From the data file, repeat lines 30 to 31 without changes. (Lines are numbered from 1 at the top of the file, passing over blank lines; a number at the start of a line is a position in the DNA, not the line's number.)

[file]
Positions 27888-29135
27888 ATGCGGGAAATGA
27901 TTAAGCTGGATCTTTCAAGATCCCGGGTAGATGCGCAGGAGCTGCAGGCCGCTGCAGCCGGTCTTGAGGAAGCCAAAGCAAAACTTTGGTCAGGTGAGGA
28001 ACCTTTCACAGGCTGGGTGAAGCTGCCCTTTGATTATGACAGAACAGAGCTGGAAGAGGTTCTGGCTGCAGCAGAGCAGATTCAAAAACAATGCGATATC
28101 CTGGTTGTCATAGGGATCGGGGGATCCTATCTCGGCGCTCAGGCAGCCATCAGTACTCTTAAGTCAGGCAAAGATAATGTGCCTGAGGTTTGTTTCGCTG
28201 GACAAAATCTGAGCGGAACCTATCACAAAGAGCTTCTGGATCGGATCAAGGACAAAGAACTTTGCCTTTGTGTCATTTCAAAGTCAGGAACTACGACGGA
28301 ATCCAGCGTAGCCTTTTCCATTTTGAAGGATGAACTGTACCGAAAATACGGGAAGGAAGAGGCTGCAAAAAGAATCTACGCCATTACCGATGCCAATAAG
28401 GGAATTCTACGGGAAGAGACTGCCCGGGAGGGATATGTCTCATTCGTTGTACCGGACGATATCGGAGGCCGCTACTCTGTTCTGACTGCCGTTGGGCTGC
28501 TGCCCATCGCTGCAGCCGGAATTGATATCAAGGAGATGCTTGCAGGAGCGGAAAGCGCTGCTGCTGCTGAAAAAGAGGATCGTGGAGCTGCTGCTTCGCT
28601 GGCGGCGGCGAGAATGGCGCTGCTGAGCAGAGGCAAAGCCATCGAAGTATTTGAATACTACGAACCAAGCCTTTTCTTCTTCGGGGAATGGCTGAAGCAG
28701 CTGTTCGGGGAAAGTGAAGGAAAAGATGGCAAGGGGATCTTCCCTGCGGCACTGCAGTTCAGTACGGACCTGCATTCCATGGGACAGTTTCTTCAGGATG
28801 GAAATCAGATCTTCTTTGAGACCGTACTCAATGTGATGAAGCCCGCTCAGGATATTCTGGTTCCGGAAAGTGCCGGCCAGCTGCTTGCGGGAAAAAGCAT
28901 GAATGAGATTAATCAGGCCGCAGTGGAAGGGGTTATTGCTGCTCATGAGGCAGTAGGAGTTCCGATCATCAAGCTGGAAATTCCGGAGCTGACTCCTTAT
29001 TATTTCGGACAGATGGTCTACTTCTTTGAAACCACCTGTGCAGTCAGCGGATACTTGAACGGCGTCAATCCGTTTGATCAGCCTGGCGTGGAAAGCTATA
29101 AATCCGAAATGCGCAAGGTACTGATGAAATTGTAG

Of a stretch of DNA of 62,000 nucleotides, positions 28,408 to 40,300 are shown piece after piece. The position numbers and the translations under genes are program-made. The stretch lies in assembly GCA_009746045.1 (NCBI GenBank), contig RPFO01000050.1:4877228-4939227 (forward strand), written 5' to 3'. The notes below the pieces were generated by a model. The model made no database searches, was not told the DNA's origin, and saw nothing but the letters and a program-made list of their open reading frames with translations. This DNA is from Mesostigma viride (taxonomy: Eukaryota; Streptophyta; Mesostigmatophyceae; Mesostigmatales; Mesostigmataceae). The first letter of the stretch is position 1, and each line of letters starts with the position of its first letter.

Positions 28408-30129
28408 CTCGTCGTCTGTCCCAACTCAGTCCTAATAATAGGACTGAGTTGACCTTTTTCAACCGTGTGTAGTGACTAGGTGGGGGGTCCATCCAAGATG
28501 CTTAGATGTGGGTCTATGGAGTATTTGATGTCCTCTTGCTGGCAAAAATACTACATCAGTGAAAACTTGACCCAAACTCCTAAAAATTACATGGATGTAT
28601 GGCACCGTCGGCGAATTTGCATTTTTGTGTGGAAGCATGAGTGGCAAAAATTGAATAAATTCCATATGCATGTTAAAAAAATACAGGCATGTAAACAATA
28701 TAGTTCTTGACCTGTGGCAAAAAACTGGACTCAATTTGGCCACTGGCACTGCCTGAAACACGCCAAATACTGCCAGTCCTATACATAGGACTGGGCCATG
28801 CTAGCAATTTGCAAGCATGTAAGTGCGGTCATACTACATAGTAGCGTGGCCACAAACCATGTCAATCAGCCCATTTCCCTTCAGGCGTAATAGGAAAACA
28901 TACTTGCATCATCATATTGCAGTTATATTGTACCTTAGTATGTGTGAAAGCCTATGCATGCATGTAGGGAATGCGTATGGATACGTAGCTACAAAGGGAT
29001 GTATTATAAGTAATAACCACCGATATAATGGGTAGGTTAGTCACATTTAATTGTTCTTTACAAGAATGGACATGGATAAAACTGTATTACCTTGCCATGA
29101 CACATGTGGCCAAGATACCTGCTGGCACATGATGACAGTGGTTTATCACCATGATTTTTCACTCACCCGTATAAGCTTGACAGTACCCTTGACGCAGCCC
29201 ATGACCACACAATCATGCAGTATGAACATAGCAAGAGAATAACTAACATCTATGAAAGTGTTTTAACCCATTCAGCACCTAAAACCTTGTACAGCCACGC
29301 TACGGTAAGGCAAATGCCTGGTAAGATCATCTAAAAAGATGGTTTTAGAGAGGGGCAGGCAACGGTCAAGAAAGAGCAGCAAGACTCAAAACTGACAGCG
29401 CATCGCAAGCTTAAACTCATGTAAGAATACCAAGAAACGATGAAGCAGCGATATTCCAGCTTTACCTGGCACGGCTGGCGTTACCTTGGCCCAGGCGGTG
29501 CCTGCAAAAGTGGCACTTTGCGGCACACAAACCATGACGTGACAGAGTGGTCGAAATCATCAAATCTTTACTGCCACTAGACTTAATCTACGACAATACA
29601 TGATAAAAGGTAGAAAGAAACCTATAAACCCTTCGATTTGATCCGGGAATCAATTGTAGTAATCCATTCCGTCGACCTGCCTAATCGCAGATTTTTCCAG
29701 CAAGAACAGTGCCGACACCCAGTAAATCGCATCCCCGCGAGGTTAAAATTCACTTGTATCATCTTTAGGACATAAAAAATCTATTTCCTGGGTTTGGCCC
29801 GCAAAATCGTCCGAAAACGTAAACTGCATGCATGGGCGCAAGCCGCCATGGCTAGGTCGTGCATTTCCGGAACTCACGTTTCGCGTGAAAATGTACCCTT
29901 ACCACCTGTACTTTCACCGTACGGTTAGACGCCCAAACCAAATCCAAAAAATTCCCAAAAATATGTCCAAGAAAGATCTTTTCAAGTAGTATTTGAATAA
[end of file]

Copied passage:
29601 TGATAAAAGGTAGAAAGAAACCTATAAACCCTTCGATTTGATCCGGGAATCAATTGTAGTAATCCATTCCGTCGACCTGCCTAATCGCAGATTTTTCCAG
29701 CAAGAACAGTGCCGACACCCAGTAAATCGCATCCCCGCGAGGTTAAAATTCACTTGTATCATCTTTAGGACATAAAAAATCTATTTCCTGGGTTTGGCCC